Five moss species were found in the high intertidal zone of salt marshes in Nova Scotia, eastern Canada. This is the first report of bryophytes from salt marshes from North America. In each of the salt marshes where mosses occurred, one to three moss species occurred in monospecific or mixed species assemblages. Campylium stellatum and Bryum capillare were the most common species, followed by Didymodon rigidulus, Mnium hornum and Amblystegium serpens in decreasing abundance. All mosses were present below the litter line and occurred in association with Juncus arcticus and J. gerardii, although some collections were also made in association with Spartina pectinata and S. patens. The mosses were exposed in situ to seawater of > 20 ppt. In a laboratory experiment, mats of C. stellatum were exposed to a range of salinities (0, 8, 16, 32 ppt); plants survived 24 h of immersion in seawater of 32 ppt followed by four days in which mats were fully saturated with seawater. There was a slight reduction in effective quantum yield of photosystem II (ΦPSII ) in the 32 ppt treatment relative to 0 and 8 ppt. Following four subsequent days of desiccation, the full-seawater- and 16-ppt-treated plants had significant reduction in quantum yield. This experiment is consistent with field observations and shows considerable physiological tolerance to salinity in salt marsh mosses.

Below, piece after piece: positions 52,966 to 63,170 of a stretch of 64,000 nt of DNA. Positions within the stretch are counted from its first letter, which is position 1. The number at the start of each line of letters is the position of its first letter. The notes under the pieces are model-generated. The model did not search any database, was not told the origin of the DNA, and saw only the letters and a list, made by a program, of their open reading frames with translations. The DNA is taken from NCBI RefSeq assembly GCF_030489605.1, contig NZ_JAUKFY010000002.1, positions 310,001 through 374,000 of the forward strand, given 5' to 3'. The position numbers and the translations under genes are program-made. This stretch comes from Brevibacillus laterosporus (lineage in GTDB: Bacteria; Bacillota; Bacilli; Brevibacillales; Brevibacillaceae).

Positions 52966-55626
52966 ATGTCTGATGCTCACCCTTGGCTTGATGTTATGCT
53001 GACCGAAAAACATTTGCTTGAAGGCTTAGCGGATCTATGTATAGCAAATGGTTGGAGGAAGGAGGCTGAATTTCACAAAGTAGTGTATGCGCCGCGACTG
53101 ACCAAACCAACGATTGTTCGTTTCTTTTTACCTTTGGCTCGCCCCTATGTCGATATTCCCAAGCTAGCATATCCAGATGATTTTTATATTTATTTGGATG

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Vol. 111 • No. 2